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" Americans of all ages, all conditions, and all dispositions constantly form associations. They have not only commercial and manufacturing companies, in which all take part, but associations of a thousand other kinds, religious, moral, serious, futile,... "
News Letter - 14. lappuse
autors: United States. Dept. of State - 1962
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Daily Life in the Industrial United States, 1870-1900

Julie Husband, Jim O'Loughlin - 2004 - 272 lapas
...long been a hallmark of American life, as was noted by Alexis de Tocqueville in Democracy in America: The Americans make associations to give entertainments,...manner they found hospitals, prisons, and schools . . . Wherever at the head of some new undertaking you see the government in France, or a man of rank...
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Civil Society in Democratization

Peter J. Burnell, Peter Calvert - 2004 - 279 lapas
...religious activities are all included. Indeed, in addition to the division of labour, he refers to 'associations of a thousand other kinds, religious,...futile, general or restricted, enormous or diminutive ... to give entertainments, to found seminaries, to build inns, to construct churches, to diffuse books,...
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Rethinking Dance History: A Reader

Alexandra Carter, Geraldine Morris, Larraine Nicholas - 2004 - 196 lapas
...associations. They have not only commercial and manufacturing companies, in which all take part, but associations of a thousand other kinds, religious,...futile, general or restricted, enormous or diminutive . . . Wherever at the head of some new undertaking you see the government in France, or a man of rank...
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Civil Society in Democratization

Peter J. Burnell, Peter Burnell, Peter Calvert - 2004 - 279 lapas
...religious activities are all included. Indeed, in addition to the division of labour, he refers to 'associations of a thousand other kinds, religious,...futile, general or restricted, enormous or diminutive ... to give entertainments, to found seminaries, to build inns, to construct churches, to diffuse books,...
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Empire and Nation: The American Revolution in the Atlantic World

Professor of History Eliga H Gould, Eliga H. Gould, Peter S. Onuf, Peter Onuf, Professor Peter S Onuf - 2005 - 381 lapas
...voluntary societies performed things that looked remarkably like what governments could and should do: "The Americans make associations to give entertainments,...manner they found hospitals, prisons, and schools. . . . Wherever at the head of some new undertaking you see the government in France, or a man of rank...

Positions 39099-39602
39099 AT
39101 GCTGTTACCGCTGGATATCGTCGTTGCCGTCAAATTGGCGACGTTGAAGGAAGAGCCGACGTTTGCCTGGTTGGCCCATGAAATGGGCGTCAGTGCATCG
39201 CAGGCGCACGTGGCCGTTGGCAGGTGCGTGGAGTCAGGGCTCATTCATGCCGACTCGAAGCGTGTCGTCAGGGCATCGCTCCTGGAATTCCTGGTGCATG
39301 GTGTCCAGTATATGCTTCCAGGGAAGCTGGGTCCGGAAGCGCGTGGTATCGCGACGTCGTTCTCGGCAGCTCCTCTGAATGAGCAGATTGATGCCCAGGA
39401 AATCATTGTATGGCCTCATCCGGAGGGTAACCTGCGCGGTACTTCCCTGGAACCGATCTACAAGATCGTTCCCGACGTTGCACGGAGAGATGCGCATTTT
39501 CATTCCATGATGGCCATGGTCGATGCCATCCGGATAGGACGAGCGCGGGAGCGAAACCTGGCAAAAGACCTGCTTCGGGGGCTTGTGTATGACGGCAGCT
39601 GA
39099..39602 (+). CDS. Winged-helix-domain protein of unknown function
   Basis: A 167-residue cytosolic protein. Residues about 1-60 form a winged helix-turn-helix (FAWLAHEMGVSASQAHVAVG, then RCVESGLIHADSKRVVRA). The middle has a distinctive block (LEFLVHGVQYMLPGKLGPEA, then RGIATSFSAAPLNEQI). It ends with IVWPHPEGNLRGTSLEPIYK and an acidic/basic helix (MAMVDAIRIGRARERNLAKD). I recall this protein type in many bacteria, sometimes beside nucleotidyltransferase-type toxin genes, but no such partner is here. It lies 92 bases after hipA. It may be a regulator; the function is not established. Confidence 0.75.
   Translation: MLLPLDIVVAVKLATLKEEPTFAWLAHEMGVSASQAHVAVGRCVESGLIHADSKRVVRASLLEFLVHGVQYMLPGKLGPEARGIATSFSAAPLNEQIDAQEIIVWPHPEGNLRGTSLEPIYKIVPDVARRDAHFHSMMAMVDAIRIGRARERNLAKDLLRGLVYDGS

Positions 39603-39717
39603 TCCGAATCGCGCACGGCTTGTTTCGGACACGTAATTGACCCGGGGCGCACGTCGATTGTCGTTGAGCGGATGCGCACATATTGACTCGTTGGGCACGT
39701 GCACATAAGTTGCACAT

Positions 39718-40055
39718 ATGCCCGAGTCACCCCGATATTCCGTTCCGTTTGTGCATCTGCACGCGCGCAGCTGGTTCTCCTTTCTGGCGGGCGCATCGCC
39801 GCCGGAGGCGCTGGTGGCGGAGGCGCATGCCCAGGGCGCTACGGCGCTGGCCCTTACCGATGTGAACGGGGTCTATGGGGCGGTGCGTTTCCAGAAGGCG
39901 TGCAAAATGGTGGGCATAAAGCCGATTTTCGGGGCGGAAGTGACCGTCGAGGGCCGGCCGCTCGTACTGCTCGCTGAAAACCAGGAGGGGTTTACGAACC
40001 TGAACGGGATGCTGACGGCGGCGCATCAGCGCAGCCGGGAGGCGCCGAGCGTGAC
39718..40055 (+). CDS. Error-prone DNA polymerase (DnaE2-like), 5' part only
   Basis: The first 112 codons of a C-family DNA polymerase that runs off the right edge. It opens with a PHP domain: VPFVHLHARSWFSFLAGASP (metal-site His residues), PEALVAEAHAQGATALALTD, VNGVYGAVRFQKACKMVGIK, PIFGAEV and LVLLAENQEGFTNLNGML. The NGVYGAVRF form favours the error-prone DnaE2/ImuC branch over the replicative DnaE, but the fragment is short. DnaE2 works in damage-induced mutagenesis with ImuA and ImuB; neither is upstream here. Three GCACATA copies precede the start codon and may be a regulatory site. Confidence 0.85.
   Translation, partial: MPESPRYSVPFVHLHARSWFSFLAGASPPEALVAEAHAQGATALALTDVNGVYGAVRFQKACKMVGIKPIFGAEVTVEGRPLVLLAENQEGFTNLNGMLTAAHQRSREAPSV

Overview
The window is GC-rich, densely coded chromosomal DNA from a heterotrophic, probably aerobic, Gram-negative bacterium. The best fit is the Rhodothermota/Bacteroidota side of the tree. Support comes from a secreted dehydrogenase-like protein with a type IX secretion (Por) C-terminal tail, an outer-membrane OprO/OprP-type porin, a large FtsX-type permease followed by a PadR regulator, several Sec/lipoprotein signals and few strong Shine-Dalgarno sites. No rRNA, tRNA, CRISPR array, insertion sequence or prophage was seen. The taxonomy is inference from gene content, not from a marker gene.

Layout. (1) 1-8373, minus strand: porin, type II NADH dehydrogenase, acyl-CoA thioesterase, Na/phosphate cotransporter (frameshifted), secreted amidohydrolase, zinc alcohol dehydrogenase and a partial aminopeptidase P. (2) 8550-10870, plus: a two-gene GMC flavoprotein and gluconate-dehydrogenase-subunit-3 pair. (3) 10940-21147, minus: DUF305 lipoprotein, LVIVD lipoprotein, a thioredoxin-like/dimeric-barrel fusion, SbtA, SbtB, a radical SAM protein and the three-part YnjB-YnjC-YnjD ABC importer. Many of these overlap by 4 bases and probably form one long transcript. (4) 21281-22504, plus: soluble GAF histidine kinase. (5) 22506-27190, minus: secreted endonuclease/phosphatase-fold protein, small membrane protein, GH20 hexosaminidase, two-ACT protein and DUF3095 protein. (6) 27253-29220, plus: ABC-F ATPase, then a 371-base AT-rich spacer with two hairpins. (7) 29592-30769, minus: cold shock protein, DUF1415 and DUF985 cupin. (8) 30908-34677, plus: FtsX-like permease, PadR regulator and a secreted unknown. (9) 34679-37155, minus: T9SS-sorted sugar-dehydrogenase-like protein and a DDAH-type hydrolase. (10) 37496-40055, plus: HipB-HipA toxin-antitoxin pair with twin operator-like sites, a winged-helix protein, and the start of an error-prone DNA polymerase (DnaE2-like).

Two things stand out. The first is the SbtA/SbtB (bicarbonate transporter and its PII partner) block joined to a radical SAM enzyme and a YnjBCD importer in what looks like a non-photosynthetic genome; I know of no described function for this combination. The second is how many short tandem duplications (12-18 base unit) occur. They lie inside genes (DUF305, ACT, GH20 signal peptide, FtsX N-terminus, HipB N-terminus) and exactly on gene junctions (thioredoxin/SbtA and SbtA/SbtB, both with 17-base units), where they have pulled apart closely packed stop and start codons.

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Muscle and Manliness: The Rise of Sport in American Boarding Schools

Axel Bundgaard - 2005 - 244 lapas
...Alexis de Tocqueville visited the United States in 1831, he remarked, 'The Americans make association to give entertainments, to found seminaries, to build...manner they found hospitals, prisons, and schools" (Tocqueville 1945, 2:1 14). Schoolboy sports would be no exception. In America, the earliest organized...
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Reflections on America: Tocqueville, Weber and Adorno in the United States

Claus Offe, Claus Tocqueville - 2005 - 115 lapas
...to their fellow creatures',121 understanding that collective selfhelp serves their own interests:122 to 'give entertainments, to found seminaries, to build...diffuse books, to send missionaries to the antipodes . . . [and to] found hospitals, prisons, and schools'.123 Both duty and 116 DiA, 2. 129-35. 117 This...
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Who Really Cares: The Surprising Truth About Compassionate Conservatism ...

Arthur C. Brooks - 2007 - 272 lapas
...all ages, all conditions, and all dispositions constantly form associations," Tocqueville reported. "The Americans make associations to give entertainments,...in this manner they found hospitals, prisons, and schools."2 Who is correct about American charity — Alexis de Tocqueville, or Jimmy Carter? To a certain...
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A Coat of Many Colors: Religion and Society along the Cape Fear River of ...

Walter Conser - 2006 - 384 lapas
...dispositions constantly form associations," Tocqueville wrote. Besides political groups, there were "associations of a thousand other kinds, religious,...general or restricted, enormous or diminutive. The American makes associations to give entertainments, to found seminaries, to build inns, to construct...
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The Cambridge Companion to Tocqueville

Cheryl B. Welch - 2006
...Finally, by "civil associations," Tocqueville meant not only "commercial and manufacturing companies," but "associations of a thousand other kinds, religious,...serious, futile, general or restricted, enormous or diminutive."34 Somewhat surprisingly, Tocqueville's notion of civil association also includes the press...
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